The Null Device

Records of 2016

It's the last day of another year, and time to take stock of the year's musical releases once again:

With honourable mentions going to: Asher LevitasLit Harness (immersive ambient/industrial/noise soundscapes; uneasy listening about tranquility amidst chaos) ¶ Factory Floor25 25 (more minimal, x0x-driven electro-house music(k), going on as their debut started) ¶ Fatima al-QadiriBrute (the Kuwaiti-born New York electronica artist's latest release, a concept album about protests and their heavy-handed suppression, following stylistically from the arabesque dubstep of Asiatisch, only more, you know, 2016) ¶ The FireworksBlack And Blue (skronky post-C86 garage indie from London with attitude) ¶ GoatRequiem (the latest from the northern-Swedish masked “tribal” psychedelia combo, equal parts Rousseau and Amon Düül II) ¶ Hana MaruHana Maru (nice indie chamber-pop from Melbourne, with piano and violins) ¶ Steve HauschildtStrands (kosmische analogue electronic ambience, in a post-Tangerine Dream vein) ¶ I MonsterBright Sparks (a concept album, with booklet, about the history of analogue synthesizers, featuring the Moog, Buchla, ARP and Mellotron among others, and done rather well), Jenny HvalBlood Bitch (the follow-up to Apocalypse, Girl mixes deceptively nice-sounding electronic pop with themes of vampirism, menstruation, fraught romance and capitalism) ¶ Josefin Öhrn and the LiberationMirage (10 tracks of propulsive, motorik krautrock/psychedelia done better than most) ¶ The Julie RuinHit Reset (Kathleen Hanna's back with some righteously skronky garage-punk-pop) ¶ LadyhawkeWild Things (the LA-based Kiwi songwriter/producer turning her golden ear to late-80s FM-radio pop à la Diane Warren, with the electronic gloss cranked up and the occasional Millennial Whoop to remind us that it is 2016; somewhere between Taylor Dayne and Taylor Swift) ¶ The Leaf LibraryNightlight Versions and Versions (two variations on their last year's album, Daylight Versions; the former is drony instrumental takes; the latter, remixes by artists including Cavern Of Anti-Matter and Greeen Linez) ¶ MemoryhouseSoft Hate (the Canadian dreampoppers second full-length album goes bigger, with a more expansive sound, though keeping the understatedness at its core) ¶ MomusScobberlotchers (sonically leaning on samples of old Japanese records, as his recent albums have done, Momus engages with the rise of populist xenophobia and personal responses to it; titles include Neo-Weimar, Year Zero and What Are Facts?) ¶ Pascal PinonSundur (languid, minimal Icelandic folk-pop from two sisters, one of whom also is in Samaris) ¶ Penny OrchidsNo Maps (the London klezmerbilly quartet bow out in style) ¶ PikeletTronc (Surprising, comparison-defying songs crafted from wonky loops, improvised electronics, pianos and layers of voice) ¶ SamarisBlack Lights (the Icelandic chilled electronica trio's third album, and their first in English) ¶ She-DevilsShe-Devils EP (loop-based rockabilly-styled pop from two women in Montreal) ¶ ₩€$€‎₦ - ₩ALL OF PAI‎₦ (a boy-girl duo from Reykjavík, making an understated autumnal indiepop with electronic loops, keyboards and the odd acoustic guitar, sounding in places like Pipas, had they signed to a Berlin glitch label)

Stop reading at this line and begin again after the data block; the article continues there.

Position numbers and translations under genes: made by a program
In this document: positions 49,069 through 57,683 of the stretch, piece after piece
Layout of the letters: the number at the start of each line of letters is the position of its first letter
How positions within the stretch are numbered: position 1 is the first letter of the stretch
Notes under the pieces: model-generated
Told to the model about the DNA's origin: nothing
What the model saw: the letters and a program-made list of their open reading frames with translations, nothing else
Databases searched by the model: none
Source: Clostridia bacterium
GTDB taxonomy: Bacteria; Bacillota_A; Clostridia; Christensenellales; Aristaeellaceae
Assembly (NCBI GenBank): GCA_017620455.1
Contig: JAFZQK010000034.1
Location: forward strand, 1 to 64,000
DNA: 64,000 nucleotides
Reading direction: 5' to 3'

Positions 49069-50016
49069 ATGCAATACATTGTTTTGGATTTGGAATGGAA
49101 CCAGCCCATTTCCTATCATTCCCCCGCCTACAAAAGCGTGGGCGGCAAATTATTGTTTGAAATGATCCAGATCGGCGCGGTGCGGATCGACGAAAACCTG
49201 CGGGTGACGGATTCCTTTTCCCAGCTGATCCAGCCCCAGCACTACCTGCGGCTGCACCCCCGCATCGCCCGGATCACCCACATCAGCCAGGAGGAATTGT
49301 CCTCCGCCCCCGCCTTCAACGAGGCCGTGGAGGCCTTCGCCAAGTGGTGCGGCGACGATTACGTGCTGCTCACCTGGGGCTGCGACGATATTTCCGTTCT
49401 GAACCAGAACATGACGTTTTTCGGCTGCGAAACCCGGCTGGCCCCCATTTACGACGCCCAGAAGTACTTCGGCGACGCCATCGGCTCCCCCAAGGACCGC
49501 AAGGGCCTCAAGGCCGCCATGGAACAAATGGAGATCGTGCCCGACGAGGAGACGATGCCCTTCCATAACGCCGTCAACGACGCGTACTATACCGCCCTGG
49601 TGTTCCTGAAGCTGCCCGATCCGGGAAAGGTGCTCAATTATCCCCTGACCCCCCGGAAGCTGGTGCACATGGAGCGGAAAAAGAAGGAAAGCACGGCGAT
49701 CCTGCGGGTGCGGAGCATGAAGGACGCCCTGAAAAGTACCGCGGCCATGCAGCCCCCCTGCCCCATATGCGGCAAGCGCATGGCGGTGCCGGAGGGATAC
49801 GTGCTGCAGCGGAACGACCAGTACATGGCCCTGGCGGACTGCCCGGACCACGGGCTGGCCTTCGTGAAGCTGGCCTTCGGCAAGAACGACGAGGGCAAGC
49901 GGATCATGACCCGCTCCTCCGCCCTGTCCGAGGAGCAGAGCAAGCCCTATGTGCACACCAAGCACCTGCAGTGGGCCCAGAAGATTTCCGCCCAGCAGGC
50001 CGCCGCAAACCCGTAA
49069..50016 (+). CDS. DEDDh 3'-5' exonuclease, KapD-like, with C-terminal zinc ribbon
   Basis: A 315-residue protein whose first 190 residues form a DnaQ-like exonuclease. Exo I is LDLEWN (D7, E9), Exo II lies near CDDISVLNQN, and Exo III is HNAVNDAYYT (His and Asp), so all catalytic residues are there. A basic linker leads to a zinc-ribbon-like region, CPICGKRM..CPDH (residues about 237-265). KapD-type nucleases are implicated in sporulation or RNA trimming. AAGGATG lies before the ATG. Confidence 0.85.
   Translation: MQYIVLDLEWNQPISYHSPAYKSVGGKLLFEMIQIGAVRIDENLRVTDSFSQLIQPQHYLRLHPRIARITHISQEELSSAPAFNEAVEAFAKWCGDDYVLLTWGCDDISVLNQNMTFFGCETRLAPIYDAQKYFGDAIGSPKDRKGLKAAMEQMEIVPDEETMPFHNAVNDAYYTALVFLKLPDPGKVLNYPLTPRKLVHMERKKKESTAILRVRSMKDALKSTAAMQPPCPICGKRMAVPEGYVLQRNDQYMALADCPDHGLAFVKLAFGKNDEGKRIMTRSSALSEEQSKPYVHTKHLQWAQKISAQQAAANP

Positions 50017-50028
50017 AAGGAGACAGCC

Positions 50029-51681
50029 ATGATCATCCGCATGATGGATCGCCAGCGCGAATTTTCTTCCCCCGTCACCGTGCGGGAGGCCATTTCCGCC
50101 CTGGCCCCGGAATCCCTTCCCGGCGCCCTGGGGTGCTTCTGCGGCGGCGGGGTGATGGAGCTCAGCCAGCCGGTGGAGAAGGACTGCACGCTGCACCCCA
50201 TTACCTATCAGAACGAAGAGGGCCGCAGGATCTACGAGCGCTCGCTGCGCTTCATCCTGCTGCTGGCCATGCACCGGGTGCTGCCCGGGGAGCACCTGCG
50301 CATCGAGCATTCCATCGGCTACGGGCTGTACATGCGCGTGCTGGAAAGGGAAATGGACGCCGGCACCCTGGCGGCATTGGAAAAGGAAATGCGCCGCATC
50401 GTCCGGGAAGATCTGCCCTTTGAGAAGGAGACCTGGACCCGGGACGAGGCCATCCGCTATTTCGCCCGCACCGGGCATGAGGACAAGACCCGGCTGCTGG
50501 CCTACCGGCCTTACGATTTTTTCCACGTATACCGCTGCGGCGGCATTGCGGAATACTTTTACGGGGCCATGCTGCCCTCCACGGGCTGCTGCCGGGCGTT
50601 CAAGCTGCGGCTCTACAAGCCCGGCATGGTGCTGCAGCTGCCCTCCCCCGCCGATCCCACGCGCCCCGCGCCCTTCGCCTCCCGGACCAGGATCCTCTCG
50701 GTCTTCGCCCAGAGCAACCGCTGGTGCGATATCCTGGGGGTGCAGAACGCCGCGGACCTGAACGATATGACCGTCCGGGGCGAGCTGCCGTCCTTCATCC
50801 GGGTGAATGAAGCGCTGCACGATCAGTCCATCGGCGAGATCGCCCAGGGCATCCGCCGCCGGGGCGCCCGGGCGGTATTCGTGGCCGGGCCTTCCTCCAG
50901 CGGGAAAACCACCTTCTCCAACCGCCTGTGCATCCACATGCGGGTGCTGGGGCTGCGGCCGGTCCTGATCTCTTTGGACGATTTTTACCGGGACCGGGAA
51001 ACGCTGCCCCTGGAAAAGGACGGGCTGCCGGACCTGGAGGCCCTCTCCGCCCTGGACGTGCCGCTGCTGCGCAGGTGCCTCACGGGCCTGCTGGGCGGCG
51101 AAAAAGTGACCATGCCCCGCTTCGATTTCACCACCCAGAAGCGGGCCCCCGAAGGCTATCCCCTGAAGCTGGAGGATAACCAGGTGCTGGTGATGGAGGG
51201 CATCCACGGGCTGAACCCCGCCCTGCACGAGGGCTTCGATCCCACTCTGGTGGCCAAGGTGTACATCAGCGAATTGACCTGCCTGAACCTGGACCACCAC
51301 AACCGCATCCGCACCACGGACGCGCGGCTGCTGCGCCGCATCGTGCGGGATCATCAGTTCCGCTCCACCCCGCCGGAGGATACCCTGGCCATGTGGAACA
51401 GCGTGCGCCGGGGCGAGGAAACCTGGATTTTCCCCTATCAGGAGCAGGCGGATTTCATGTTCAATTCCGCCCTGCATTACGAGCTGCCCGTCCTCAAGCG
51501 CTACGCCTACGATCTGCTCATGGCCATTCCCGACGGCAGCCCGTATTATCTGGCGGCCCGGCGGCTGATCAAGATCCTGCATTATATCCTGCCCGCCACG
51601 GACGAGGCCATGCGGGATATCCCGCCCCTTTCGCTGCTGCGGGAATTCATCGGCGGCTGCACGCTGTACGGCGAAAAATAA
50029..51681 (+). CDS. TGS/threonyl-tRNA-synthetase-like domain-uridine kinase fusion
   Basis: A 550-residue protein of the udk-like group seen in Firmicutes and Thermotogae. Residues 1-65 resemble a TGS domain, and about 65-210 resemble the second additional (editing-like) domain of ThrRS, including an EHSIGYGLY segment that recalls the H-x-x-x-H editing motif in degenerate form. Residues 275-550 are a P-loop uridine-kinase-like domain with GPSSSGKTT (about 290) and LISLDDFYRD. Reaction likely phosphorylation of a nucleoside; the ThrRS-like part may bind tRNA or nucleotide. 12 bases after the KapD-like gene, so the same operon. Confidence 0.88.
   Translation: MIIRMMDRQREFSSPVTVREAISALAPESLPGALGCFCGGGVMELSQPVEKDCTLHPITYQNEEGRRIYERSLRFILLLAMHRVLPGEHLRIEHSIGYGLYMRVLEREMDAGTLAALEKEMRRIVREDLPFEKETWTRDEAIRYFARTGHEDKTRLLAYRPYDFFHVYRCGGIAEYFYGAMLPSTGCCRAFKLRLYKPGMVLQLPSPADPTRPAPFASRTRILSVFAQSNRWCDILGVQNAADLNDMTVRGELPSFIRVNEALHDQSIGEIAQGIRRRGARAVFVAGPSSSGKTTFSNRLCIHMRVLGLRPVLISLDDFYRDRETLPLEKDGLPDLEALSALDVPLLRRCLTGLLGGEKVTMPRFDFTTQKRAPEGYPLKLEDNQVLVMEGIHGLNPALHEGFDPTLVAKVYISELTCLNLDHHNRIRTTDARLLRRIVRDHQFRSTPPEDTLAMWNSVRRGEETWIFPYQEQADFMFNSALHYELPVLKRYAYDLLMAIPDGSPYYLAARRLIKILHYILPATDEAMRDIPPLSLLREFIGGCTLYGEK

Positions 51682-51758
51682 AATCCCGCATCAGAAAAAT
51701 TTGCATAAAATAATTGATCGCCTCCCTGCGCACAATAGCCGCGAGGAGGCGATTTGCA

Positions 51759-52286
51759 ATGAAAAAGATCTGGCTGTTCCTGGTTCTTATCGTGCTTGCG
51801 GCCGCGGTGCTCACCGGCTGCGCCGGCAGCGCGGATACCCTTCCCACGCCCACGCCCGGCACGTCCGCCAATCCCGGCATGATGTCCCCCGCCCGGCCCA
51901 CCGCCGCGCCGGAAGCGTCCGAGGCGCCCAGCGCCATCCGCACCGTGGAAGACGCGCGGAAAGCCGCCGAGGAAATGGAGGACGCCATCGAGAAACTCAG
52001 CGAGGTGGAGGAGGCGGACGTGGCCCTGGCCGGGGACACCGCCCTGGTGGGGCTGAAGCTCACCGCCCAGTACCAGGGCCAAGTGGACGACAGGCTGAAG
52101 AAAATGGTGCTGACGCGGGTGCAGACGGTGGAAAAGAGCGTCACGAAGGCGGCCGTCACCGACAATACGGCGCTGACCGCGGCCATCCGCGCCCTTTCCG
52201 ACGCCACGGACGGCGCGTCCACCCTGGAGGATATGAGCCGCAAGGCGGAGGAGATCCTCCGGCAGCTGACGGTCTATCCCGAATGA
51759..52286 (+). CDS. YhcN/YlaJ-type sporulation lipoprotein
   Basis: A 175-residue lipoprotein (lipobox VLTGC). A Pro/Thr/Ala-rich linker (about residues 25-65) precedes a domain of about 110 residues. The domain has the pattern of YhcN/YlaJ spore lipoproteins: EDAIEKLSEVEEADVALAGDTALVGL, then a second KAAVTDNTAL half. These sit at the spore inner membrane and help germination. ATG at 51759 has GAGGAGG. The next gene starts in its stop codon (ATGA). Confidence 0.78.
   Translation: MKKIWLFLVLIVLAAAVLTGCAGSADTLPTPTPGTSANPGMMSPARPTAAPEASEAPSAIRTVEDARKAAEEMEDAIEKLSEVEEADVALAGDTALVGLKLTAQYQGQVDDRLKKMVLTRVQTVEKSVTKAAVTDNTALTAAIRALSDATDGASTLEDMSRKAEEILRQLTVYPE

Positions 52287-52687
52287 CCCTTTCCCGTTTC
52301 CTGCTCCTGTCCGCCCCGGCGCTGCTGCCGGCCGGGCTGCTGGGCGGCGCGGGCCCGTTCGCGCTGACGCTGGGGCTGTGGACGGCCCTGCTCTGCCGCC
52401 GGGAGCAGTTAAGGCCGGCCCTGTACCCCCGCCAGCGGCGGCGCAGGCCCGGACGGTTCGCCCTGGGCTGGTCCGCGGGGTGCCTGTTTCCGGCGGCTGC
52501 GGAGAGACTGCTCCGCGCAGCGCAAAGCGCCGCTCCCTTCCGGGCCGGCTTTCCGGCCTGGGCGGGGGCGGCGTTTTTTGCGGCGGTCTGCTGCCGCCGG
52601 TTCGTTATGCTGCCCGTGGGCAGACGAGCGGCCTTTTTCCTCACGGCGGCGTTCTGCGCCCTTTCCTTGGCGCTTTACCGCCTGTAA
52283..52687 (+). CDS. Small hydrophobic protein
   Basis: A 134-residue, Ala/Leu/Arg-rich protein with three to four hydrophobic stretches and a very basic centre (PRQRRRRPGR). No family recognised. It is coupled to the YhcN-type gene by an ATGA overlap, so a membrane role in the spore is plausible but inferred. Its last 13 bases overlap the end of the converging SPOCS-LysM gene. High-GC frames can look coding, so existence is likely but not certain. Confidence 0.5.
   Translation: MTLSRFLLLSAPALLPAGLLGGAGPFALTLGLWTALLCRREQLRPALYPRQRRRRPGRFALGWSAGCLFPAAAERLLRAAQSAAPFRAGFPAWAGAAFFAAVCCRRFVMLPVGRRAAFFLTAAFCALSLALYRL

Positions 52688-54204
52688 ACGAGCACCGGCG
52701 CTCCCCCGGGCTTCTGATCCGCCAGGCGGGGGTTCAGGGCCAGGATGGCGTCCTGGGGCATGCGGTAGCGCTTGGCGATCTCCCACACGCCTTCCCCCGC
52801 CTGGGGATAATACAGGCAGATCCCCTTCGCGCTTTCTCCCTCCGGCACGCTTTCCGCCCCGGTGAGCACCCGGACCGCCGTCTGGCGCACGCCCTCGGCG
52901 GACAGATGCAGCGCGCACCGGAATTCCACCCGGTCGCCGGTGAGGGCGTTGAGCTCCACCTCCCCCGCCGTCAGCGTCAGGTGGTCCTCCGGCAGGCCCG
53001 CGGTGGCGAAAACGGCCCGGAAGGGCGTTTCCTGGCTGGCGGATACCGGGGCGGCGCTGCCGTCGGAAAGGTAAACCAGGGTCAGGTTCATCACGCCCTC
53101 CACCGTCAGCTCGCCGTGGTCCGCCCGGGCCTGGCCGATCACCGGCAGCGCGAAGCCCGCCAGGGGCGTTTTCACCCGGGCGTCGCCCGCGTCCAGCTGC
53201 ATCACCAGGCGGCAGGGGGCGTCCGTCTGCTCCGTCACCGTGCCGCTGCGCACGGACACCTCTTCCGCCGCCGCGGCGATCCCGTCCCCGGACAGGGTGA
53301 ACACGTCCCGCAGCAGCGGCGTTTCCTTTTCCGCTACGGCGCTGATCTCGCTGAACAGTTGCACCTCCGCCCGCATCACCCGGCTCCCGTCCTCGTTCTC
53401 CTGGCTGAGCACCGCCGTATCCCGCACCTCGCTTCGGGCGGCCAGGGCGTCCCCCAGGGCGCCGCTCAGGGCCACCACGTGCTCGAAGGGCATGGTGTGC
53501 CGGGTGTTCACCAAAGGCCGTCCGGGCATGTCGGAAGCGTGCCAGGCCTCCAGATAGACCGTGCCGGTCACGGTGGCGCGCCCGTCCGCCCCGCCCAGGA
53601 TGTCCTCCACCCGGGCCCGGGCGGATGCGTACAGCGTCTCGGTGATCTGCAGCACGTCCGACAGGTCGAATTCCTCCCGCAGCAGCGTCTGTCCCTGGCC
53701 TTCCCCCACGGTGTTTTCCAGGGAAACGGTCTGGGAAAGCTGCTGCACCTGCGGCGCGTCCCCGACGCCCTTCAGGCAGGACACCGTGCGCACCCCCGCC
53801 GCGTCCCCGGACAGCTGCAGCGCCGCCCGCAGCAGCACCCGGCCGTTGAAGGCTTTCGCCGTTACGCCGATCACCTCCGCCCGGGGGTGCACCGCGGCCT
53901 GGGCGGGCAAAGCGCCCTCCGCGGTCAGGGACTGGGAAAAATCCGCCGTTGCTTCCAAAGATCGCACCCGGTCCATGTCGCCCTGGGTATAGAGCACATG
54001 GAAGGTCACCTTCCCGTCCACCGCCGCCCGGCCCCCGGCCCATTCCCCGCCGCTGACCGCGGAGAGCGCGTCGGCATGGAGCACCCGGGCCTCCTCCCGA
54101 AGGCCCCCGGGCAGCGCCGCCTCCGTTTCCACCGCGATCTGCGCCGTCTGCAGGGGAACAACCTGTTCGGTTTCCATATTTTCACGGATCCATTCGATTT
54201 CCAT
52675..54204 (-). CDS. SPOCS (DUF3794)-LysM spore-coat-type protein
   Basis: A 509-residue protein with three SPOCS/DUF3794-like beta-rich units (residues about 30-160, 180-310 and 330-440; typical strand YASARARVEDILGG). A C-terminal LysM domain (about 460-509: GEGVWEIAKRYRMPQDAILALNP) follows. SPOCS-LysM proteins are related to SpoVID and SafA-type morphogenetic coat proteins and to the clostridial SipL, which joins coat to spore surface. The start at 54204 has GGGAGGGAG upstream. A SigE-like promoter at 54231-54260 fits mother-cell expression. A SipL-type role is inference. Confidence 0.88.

Were I to choose an album of the year, it would probably be The Radio Dept.'s Running Out Of Love, with Cavern Of Anti-Matter, Kero Kero Bonito and Lush as runners-up.

And then there were the 2015 albums I unfortunately only discovered this year, but which should have otherwise featured on a record: Josefin Öhrn's metronomic psych juggernaut Horse Dance was one such revelation, as is the indiepop yé-yé of Iko Chérie's Dreaming On and I was late in picking up The Spook School's rambunctious queer tweexcore opus Try To Be Hopeful and the darkly luminous Subcontinental dubstep of Aisha Devi's Of Matter And Spirit. But the most poignant member of this list would be Remain, from Californian duo Them Are Us Too. Their sound is somewhere between The Sundays and early-1990s American swirlygoth bands like Love Spirals Downwards, with maybe a bit of The Cure circa Disintegration; drum machines and synthesizers, immaculate processed guitars, the singer's powerful soprano voice and plenty of reverb, making for a work of ethereal beauty. Tragically, I only heard about them because one of them was one of the victims of the Ghost Ship fire in Oakland. Rest in peace.

There is now a mix of tracks from these releases on Spotify, here.

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